6 Safety Tips For Working With Generators
These days, our whole lives are dependent on electricity. However, power outages are still a common problem. So, what do you do when the power goes out? Sit in the dark and hope for it to come back?
Of course not! If you’re wise, you’ll invest in a generator, and reap the benefits of a backup power source. Be it for a business or a home – a standby generator will always come in handy.
However, owning a generator also involves a bit of maintenance. And if you don’t handle it carefully, some pretty severe accidents may occur.
Don’t let this stop you though. Here are a few safety tips for generators that will help you enjoy unlimited electricity safely!
#1. Location Matters
The first rule of generator safety is to pick a place with good ventilation. The exhaust from the generator needs to be released, or high levels of carbon monoxide will start building up. This can be quite dangerous as it happens before you’ve even realized what’s going on.
So, keep the generator outdoors – avoid garages, basements and sheds. The ideal place would be to operate it at least 20 feet away from any vent, window or door. This way, the exhaust won’t find a way inside.
#2. Fuelling the Generator
Only fill the generator with fuel that’s been stored well and in airtight conditions. The gas you use to refill your generator should be fresh and stabilized. Although if you’re taking a hiatus from using the generator, make sure to add a fuel stabilizer. This will keep the leftover fuel in good condition.
Also, since gasoline and diesel are quite flammable, never refill these fuels when the engine is hot. Give the generator some time to cool off. For good quality generators, you can check out the link here: https://krugerpower.com.au/diesel-generators.html
Be wary of leaving fuel canisters lying around the generator as well, because you never know what might accidentally start a fire. And, of course, make sure the generator is off when you actually pour in the fuel.
#3. Avoid Wet Areas
We all know water and electricity is a recipe for disaster. So, unless you want to get electrocuted, keep your generator away from wet places. And yes, this includes snow.
The wise thing to do would be to place it on something above the ground, so there’s no direct contact. Keeping the generator covered, or placed under a shaded structure is a good idea.
You can buy waterproof canopies for your generator, so it stays protected from all sorts of weather. And, of course, before touching the generator, make sure your hands are dry.
Keep the area around the generator and the generator itself clean. Wipe away dust, sand and any water droplets you see. Ignoring small things like this can lead to unnecessary accidents.
#4. Beware of Carbon Monoxide Leaks
Carbon monoxide is really difficult to detect, which makes it all the more deadly. You can’t see or smell it – but the potential effects on your health are definitely something to worry about.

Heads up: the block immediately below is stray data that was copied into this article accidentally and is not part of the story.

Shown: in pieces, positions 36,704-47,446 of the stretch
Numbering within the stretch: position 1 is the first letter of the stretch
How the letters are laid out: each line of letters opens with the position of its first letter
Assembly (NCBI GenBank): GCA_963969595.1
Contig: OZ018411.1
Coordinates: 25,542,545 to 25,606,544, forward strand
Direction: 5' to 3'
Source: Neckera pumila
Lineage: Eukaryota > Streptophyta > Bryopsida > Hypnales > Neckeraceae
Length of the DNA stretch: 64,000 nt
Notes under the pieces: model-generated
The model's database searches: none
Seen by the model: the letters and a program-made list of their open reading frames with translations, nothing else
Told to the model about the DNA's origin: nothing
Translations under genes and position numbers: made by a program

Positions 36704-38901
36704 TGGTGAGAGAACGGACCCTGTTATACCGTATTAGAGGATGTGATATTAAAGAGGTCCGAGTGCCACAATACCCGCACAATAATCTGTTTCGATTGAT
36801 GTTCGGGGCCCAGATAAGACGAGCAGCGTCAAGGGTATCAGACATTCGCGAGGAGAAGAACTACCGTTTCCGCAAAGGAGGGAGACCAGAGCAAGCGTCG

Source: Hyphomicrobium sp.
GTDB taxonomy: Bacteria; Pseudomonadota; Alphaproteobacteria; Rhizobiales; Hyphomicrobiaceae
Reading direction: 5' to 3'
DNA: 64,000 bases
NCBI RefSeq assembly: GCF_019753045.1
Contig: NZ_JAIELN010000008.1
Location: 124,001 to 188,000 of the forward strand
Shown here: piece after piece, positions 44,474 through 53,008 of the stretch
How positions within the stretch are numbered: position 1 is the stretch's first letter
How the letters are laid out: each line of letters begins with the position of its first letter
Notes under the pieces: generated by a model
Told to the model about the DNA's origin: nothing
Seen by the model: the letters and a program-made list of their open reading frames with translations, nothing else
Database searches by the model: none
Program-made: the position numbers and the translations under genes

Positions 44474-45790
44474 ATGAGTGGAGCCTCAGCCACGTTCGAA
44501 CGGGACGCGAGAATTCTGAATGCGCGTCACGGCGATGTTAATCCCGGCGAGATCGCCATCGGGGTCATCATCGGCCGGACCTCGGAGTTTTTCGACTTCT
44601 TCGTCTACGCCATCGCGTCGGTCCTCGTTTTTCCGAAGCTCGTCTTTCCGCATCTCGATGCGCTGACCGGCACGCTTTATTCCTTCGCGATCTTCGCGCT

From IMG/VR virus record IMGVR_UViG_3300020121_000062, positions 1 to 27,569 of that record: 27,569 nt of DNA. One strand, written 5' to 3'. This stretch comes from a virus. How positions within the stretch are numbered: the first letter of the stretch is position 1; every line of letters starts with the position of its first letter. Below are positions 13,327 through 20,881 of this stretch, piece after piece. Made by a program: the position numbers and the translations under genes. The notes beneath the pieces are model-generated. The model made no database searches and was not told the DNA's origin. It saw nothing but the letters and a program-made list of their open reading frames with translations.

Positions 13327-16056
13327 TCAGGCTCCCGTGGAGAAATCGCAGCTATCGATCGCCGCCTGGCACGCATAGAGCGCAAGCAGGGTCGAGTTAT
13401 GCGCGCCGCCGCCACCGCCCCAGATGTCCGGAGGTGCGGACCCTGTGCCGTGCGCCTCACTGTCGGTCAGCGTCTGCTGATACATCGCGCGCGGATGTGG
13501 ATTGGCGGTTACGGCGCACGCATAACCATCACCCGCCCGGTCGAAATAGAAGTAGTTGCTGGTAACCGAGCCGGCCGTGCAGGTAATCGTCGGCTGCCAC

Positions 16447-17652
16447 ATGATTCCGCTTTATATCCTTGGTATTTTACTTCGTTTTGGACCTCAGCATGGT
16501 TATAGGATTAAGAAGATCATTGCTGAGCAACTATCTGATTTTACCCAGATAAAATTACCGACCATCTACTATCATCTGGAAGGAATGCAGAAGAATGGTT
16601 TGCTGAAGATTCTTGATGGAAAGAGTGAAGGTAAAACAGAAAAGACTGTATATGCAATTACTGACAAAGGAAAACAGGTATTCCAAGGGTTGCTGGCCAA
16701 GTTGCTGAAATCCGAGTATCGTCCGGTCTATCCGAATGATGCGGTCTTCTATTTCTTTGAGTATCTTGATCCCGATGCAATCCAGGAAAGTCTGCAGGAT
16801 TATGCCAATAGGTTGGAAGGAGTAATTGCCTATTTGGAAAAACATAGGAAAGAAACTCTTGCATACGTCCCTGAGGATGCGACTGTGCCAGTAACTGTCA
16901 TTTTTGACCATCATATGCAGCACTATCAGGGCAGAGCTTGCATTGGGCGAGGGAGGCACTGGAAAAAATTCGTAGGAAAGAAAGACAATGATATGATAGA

Usually, symptoms of carbon monoxide poisoning start with feeling dizzy and weak. Sometimes there might be fatigue, headaches and nausea as well. In such cases, it’s best to seek immediate medical help.
However, to prevent such scenarios from happening in the first place, you should consider installing carbon monoxide alarms. These are designed to detect abnormal levels of this poisonous gas before any human can.
Remember, it’s better to be safe than sorry! Investing in such an alarm system might be costly, but you’ll be at peace knowing that the people in your household are safe.
#5. Handling the Cords
If you’re using cords, make sure you get ones that are heavy duty and long. The cords should also have no cuts or tears. In case they’re going through a door or window, make sure the cords aren’t being pinched or damaged.
Damaged cords are a fire hazard. So, don’t take your chances and make sure all the cables are in good condition.
Extension cables should also always be properly unwound. Or else they might overheat and lead to a short circuit. Extension cords connected to a generator can pose a risk of electrocution for the user.
A simple solution to stay safe is to use an inlet box and transfer switch. This will isolate the electricity in the generator from the other household utility connections. So you won’t have to worry about the issue of “backfeeding” power into the lines, which is hazardous.
#6. Inspect Regularly
Always check your generator regularly for problems. The smallest issues like a crack in the wires might turn into something massive. Check out everything, starting from the air filter to the spark plug.
The best advice on taking care of a generator lies in the instruction manual. This comes from the manufacturer itself and will provide the most accurate maintenance schedule. It also involves all sorts of relevant information on servicing, time intervals and safety tips.
During the winter, if there is an off phase of generator use, make sure you run it for at least 20 minutes every month. This will get rid of any unnecessary moisture and keep the different parts lubricated.
Be it a business or a home, generators come in handy for several reasons. However, they can also be quite hazardous. Electric shocks, carbon monoxide poisoning and burns from generators are not uncommon.
But when has the downsides of technology ever stopped us from improving our living standards? When you can avoid all these dangers by simply being a little mindful, you’ll realize that the advantages far outweigh the risks.
So go buy that generator, and read the instruction manual properly!